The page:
More Unemployed Teenagers in Washington D.C. and Mississippi Than Anywhere Else in the Nation

Mississippi Job Corps Center students Jacquetta Wilson, right, and Jazmen Walker, center, practice taking a blood pressure reading on fellow student Alexis Hines in the Health Occupational Technology Center at the facility in Crystal Springs. / Rick Guy/The Clarion-Ledger
Mississippi Job Corps Center students Jacquetta Wilson, right, and Jazmen Walker, center, practice taking a blood pressure reading on fellow student Alexis Hines in the Health Occupational Technology Center at the facility in Crystal Springs. / Rick Guy/The Clarion-Ledger

Mississippi had the highest unemployment rate among teenagers in the U.S. last year, with three of every 10 teens out of work, preliminary federal data shows.

Mississippi’s 32.3 percent jobless rate for 2013 among 16- to 19-year-olds was the highest of any state and trailed only the District of Columbia, at 34.2 percent, overall in the U.S., according to data from the federal Bureau of Labor Statistics.

That rate in Mississippi has gone up from 24 percent in 2012 and 23.4 percent in 2011.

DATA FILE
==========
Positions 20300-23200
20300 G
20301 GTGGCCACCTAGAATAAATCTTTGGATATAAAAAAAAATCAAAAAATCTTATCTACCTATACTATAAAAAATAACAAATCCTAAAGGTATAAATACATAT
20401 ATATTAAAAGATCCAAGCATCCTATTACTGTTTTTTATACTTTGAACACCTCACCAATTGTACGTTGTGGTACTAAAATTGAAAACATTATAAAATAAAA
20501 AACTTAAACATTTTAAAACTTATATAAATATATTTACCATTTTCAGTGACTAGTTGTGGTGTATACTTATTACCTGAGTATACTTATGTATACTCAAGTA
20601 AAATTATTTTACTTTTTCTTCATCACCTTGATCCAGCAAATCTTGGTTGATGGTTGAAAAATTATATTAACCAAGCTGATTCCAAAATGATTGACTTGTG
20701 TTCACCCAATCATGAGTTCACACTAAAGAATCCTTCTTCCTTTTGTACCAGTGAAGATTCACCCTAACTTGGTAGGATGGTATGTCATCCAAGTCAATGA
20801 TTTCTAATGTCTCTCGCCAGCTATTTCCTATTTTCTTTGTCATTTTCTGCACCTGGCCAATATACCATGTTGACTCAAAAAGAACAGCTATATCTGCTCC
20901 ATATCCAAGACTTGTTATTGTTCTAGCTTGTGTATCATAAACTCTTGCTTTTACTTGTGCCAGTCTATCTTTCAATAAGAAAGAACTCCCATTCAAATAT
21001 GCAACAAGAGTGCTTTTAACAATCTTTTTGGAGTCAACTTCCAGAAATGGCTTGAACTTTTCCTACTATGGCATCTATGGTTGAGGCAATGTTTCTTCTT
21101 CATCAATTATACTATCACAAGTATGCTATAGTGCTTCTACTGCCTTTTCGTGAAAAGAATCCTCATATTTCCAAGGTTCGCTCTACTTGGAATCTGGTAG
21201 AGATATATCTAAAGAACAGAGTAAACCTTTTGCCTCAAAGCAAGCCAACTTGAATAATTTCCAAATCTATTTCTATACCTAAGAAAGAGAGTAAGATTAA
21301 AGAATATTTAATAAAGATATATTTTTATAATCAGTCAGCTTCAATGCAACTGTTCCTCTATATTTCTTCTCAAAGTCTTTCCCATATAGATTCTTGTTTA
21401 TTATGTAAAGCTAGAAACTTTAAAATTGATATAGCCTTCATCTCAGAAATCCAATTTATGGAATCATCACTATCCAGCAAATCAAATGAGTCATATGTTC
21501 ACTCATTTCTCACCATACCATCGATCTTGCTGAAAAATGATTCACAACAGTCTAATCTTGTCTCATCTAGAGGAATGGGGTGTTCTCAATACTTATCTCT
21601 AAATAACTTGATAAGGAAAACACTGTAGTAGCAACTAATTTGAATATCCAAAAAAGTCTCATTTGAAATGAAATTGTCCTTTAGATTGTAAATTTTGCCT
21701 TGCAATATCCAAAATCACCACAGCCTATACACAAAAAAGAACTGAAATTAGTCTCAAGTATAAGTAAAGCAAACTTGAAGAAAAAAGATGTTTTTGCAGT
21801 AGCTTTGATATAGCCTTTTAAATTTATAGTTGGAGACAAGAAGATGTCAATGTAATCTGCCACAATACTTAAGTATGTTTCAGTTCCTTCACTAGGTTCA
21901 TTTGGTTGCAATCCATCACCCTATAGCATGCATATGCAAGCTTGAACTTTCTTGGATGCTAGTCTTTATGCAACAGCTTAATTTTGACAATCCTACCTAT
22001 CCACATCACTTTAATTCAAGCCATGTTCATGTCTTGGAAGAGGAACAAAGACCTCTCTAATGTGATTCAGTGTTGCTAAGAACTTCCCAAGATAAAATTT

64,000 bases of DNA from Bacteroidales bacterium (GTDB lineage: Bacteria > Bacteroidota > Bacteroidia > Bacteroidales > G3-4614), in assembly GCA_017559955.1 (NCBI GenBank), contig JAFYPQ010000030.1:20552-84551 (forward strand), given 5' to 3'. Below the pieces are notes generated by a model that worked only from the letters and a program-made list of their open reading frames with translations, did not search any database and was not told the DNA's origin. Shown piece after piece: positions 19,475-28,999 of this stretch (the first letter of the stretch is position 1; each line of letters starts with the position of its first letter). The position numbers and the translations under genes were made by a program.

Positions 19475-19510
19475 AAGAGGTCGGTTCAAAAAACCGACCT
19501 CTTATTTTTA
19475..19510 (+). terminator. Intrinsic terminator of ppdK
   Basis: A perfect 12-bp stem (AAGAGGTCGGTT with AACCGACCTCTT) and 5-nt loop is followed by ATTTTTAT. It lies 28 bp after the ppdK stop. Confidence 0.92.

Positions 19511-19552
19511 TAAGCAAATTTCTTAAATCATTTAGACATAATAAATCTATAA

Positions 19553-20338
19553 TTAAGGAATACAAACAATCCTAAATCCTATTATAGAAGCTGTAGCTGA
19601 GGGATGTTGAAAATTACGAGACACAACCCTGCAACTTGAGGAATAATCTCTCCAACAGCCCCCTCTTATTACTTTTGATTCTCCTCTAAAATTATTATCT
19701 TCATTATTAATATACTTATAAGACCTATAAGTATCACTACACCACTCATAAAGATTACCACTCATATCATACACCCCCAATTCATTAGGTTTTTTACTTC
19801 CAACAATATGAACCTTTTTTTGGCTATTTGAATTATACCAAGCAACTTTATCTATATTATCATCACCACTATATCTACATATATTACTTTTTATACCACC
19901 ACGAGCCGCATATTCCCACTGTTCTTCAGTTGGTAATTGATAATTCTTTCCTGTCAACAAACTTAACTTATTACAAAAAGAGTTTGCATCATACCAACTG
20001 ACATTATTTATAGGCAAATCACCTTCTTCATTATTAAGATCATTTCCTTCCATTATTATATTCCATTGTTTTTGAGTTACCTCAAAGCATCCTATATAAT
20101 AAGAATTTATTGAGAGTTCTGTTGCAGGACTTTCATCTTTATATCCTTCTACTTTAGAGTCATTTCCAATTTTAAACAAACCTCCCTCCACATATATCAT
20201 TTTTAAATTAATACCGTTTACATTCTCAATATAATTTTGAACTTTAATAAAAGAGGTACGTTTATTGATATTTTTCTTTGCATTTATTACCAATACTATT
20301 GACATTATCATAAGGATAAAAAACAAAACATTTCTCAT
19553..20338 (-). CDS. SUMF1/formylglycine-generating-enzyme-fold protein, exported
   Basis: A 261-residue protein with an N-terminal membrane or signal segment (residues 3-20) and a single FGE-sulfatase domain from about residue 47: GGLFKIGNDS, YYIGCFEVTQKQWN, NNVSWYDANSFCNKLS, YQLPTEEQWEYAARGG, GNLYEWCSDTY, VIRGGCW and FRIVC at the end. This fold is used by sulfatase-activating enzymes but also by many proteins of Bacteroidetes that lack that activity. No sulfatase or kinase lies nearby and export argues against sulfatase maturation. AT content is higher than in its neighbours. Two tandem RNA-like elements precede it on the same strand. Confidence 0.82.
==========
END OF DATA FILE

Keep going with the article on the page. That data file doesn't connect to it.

“It seems Mississippi took a pretty big jump in 2013,” said Michael Saltsman, research director for the Employment Policies Institute, a Washington, D.C., think tank.

The recession and the massive layoffs of older, more experienced workers that resulted meant teenagers were competing against those older workers for the same jobs, Saltsman said. But a combination of technology and an emphasis on cutting costs is exacerbating the problem, he said.

Retail stores don’t have as many workers on sales floors as in years past, he said, while restaurant servers more frequently bus their own tables, reducing the number of workers on staff. Saltsman is concerned the increasing trend of restaurant patrons placing orders on tablets at their tables could thin the teen workforce at such establishments further.

The Brookings Institute says the teen employment rate in metro Jackson has steadily fallen since 2000.

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SOURCE: Jeff Ayres  
The Clarion-Ledger

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